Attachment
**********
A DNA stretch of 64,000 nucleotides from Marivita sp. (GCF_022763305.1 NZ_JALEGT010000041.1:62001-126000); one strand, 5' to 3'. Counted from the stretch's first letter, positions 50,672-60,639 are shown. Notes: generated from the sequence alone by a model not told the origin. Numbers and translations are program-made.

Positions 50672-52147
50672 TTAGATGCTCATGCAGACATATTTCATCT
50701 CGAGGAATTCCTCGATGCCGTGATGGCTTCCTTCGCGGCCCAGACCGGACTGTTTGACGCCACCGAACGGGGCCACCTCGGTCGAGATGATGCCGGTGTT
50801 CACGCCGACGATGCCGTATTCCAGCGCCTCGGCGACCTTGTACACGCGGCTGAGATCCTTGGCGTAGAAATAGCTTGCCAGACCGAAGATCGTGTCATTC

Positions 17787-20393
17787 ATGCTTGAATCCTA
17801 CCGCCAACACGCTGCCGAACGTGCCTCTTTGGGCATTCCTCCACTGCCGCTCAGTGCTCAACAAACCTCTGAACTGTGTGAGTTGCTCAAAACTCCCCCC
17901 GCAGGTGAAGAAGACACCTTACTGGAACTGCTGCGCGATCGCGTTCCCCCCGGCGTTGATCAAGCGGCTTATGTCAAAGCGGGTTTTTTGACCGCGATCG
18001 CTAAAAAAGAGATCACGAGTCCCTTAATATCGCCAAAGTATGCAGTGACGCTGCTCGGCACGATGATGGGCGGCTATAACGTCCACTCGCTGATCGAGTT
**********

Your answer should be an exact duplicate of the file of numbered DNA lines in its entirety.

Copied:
A DNA stretch of 64,000 nucleotides from Marivita sp. (GCF_022763305.1 NZ_JALEGT010000041.1:62001-126000); one strand, 5' to 3'. Counted from the stretch's first letter, positions 50,672-60,639 are shown. Notes: generated from the sequence alone by a model not told the origin. Numbers and translations are program-made.

Positions 50672-52147
50672 TTAGATGCTCATGCAGACATATTTCATCT
50701 CGAGGAATTCCTCGATGCCGTGATGGCTTCCTTCGCGGCCCAGACCGGACTGTTTGACGCCACCGAACGGGGCCACCTCGGTCGAGATGATGCCGGTGTT
50801 CACGCCGACGATGCCGTATTCCAGCGCCTCGGCGACCTTGTACACGCGGCTGAGATCCTTGGCGTAGAAATAGCTTGCCAGACCGAAGATCGTGTCATTC

Positions 17787-20393
17787 ATGCTTGAATCCTA
17801 CCGCCAACACGCTGCCGAACGTGCCTCTTTGGGCATTCCTCCACTGCCGCTCAGTGCTCAACAAACCTCTGAACTGTGTGAGTTGCTCAAAACTCCCCCC
17901 GCAGGTGAAGAAGACACCTTACTGGAACTGCTGCGCGATCGCGTTCCCCCCGGCGTTGATCAAGCGGCTTATGTCAAAGCGGGTTTTTTGACCGCGATCG
18001 CTAAAAAAGAGATCACGAGTCCCTTAATATCGCCAAAGTATGCAGTGACGCTGCTCGGCACGATGATGGGCGGCTATAACGTCCACTCGCTGATCGAGTT